Methadone clinic appeals license revocation, won’t close SundayThe Lake Superior Treatment Center, Northeastern Minnesota’s only methadone clinic for the treatment of drug addicts, has appealed a decision by the state of Minnesota to revoke its license.
By: John Myers, Duluth News Tribune
The Lake Superior Treatment Center, Northeastern Minnesota’s only methadone clinic for the treatment of drug addicts, has appealed a decision by the state of Minnesota to revoke its license.
The Minnesota Department of Human Services confirmed that officials from the Duluth center filed a formal appeal Wednesday of the order that would close the treatment center at 6 p.m. Sunday.
Under agency rules, the clinic can remain open until the issue is decided by an administrative law judge.
State officials have said if the clinic stays open during the appeal process, it will be subject to unscheduled and random site visits by state inspectors. If additional serious problem are found, the department can move immediately to close the center.
The treatment center, at 14 E. Central Entrance, had 419 patients the week before it received the notice of revocation.
“I understand an appeal has been filed and our general policy is to allow continuation of services until first level of appeal is complete,’’ Anne Barry, deputy state Human Services commissioner, said Wednesday. “We also reserve the right to reconsider that policy if circumstances change and there is an imminent threat to health or safety.”
The license revocation was announced Sept. 21 after a News Tribune series outlined multiple problems stemming from methadone treatment statewide and locally.
Since 2007, the Lake Superior Treatment Center has been cited for more violations of state and federal regulations than any other methadone clinic in the state, the News Tribune found.
Among those violations: failing to check that patients were properly using take-home doses of methadone — high-level doses of the drug that are popular on the street; providing false information to investigators; and overworking counselors by giving them case loads of 80 clients, 30 more than federal law allows.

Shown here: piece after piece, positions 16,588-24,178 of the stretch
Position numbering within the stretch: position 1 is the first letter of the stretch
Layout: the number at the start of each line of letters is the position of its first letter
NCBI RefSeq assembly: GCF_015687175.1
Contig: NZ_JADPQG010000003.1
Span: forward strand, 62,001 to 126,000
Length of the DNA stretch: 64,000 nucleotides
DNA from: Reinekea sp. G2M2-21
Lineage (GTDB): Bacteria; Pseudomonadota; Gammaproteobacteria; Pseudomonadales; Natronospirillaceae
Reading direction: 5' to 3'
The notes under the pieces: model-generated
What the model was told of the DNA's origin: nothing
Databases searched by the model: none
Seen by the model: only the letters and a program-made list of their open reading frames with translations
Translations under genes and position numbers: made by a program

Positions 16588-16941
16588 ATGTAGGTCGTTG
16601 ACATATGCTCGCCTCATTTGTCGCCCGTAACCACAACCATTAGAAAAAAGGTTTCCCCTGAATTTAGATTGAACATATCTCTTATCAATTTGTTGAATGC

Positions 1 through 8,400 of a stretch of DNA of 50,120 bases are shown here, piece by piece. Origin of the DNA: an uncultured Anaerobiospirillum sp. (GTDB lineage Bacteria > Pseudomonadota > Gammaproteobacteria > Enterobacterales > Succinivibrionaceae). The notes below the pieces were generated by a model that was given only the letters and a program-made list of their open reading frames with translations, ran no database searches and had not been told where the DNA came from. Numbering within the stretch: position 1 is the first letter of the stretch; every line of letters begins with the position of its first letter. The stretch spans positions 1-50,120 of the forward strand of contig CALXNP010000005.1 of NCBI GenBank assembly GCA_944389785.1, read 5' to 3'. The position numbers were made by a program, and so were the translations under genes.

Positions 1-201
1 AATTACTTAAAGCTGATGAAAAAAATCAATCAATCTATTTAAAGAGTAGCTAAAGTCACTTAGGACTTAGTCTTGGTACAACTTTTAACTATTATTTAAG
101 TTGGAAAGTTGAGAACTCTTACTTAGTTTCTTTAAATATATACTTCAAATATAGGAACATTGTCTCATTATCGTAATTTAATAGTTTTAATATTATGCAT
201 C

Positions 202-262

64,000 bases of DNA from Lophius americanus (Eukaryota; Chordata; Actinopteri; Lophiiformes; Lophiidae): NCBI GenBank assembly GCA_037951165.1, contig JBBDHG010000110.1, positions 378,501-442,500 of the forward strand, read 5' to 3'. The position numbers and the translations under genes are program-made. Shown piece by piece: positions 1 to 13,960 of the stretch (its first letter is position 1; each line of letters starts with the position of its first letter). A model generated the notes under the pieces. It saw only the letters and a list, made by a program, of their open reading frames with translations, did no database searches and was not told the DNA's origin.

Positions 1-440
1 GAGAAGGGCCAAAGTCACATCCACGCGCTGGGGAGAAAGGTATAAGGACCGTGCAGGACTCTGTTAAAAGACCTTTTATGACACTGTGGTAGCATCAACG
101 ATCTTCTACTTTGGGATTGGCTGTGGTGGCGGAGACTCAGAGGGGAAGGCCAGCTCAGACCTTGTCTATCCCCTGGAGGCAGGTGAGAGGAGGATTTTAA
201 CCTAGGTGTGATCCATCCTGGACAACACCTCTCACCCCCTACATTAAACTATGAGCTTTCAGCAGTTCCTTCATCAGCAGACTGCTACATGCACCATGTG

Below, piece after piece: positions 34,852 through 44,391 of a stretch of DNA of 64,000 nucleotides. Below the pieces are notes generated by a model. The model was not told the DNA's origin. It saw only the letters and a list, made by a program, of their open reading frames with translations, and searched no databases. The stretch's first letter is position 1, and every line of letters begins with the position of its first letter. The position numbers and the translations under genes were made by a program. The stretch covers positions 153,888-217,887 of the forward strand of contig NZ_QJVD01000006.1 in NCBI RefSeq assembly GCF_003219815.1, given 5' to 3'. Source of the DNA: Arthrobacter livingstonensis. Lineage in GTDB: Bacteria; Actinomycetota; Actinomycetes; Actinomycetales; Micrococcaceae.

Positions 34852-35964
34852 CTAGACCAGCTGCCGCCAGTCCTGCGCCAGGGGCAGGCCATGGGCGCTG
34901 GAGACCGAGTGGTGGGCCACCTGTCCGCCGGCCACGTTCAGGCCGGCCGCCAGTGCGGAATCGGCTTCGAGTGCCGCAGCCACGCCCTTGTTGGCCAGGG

It is the first time the state has moved to revoke a methadone clinic’s license, department officials have said, so it’s not clear how long the issue might play out.
In the letter of appeal, attorneys for the center said the state’s allegations and sanctions are “unsupported by substantial evidence; arbitrary and capricious; in violation of constitutional provisions; in excess of statutory authority or jurisdiction of the agency; made upon unlawful procedure; and affected by other errors of law.”
Before Sept. 21, the clinic’s license was on conditional status because of violations found in a March inspection. Many of those were repeats of violations found in 2009 inspections.
Inspectors reviewed the clinic on Aug. 2 and 3 and again found numerous repeat violations, including having excessive counselor caseloads, not properly controlling take-home doses, not doing background checks on counselors before hiring them, failing to document treatment and procedures, and having inadequate procedures for reporting possible maltreatment of children and vulnerable adults.
Inspectors also found instances in which clients were given increased dosages of methadone without any reason or physicians’ order for the increase.
The clinic is owned by the Florida-based Colonial Management Group. David Aafedt, the Twin Cities attorney representing the center’s owners, did not immediately return a reporter’s phone call seeking comment on the appeal.